View Article: PubMed Central - PubMed

Affiliation: Department of Clinical Cancer Prevention, The University of Texas MD Anderson Cancer Center, Houston, 77030 TX USA ; Department of Molecular and Cellular Biology and Lester and Sue Smith Breast Center, Baylor College of Medicine, Houston, 77030 TX USA.

ABSTRACT

Background: The INT6 gene was first discovered as a site of integration in mouse mammary tumors by the mouse mammary tumor virus; however, INT6's role in the development of human breast cancer remains largely unknown. By gene silencing, we have previously shown that repressing INT6 promotes transforming activity in untransformed human mammary epithelial cells. In the present study, guided by microarray data of human tumors, we have discovered a role of Int6 in stromal fibroblasts.

Results: We searched microarray databases of human tumors to assess Int6's role in breast cancer. While INT6 expression levels, as expected, were lower in breast tumors than in adjacent normal breast tissue samples, INT6 expression levels were also substantially lower in tumor stroma. By immunohistochemistry, we determined that the low levels of INT6 mRNA observed in the microarray databases most likely occurs in stromal fibroblasts, because far fewer fibroblasts in the tumor tissue showed detectable levels of the Int6 protein. To directly investigate the effects of Int6 repression on fibroblasts, we silenced INT6 expression in immortalized human mammary fibroblasts (HMFs). When these INT6-repressed HMFs were co-cultured with breast cancer cells, the abilities of the latter to form colonies in soft agar and to invade were enhanced. We analyzed INT6-repressed HMFs and found an increase in the levels of a key carcinoma-associated fibroblast (CAF) marker, smooth muscle actin. Furthermore, like CAFs, these INT6-repressed HMFs secreted more stromal cell-derived factor 1 (SDF-1), and the addition of an SDF-1 antagonist attenuated the INT6-repressed HMFs' ability to enhance soft agar colony formation when co-cultured with cancer cells. These INT6-repressed HMFs also expressed high levels of mesenchymal markers such as vimentin and N-cadherin. Intriguingly, when mesenchymal stem cells (MSCs) were induced to form CAFs, Int6 levels were reduced.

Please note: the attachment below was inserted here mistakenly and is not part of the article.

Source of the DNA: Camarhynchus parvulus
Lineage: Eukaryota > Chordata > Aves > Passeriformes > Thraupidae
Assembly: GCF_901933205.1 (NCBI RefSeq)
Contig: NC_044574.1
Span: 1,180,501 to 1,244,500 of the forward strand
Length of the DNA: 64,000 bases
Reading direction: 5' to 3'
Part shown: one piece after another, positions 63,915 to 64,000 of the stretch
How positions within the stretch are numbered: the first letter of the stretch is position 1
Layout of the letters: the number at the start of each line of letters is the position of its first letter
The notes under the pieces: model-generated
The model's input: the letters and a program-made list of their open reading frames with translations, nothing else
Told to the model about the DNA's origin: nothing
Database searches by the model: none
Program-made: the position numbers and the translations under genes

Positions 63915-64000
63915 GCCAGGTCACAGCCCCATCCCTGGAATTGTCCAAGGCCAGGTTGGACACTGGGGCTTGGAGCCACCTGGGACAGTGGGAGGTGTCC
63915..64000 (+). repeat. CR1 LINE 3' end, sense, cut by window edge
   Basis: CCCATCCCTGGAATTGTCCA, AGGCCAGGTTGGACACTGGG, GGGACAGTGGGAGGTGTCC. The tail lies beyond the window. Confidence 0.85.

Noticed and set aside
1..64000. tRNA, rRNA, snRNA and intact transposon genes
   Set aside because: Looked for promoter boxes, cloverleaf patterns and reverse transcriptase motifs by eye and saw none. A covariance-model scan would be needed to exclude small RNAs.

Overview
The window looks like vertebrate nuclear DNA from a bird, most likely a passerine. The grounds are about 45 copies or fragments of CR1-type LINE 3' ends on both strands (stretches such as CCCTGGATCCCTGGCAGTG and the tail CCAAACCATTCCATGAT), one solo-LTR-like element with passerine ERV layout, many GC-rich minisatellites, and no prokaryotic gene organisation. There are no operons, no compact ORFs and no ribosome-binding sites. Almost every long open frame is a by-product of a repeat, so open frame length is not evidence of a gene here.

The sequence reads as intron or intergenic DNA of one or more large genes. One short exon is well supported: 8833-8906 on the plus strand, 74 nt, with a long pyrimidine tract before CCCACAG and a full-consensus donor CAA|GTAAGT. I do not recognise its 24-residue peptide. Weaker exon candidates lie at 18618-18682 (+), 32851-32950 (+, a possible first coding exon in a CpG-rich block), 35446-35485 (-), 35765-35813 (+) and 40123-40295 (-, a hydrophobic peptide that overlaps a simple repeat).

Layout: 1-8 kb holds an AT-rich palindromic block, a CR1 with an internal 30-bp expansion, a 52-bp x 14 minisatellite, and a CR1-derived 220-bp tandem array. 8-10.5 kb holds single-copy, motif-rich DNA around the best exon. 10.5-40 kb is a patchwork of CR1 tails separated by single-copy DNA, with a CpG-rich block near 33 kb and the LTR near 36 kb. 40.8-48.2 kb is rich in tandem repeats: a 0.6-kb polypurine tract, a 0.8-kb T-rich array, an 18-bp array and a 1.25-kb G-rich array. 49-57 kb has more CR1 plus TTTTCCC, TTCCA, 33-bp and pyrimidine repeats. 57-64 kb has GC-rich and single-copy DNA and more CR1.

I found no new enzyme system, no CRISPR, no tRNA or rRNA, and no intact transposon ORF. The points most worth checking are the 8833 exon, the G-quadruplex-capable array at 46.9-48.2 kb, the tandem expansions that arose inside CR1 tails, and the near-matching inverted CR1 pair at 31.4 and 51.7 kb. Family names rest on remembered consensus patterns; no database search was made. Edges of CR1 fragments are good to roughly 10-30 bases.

Conclusion: These data suggest that besides enhancing transforming activity in epithelial cells, INT6 repression can also induce fibroblasts, and possibly MSCs as well, via mesenchymal-mesenchymal transitions to promote the formation of CAFs, leading to a proinvasive microenvironment for tumorigenesis.

No MeSH data available.


Related in: MedlinePlus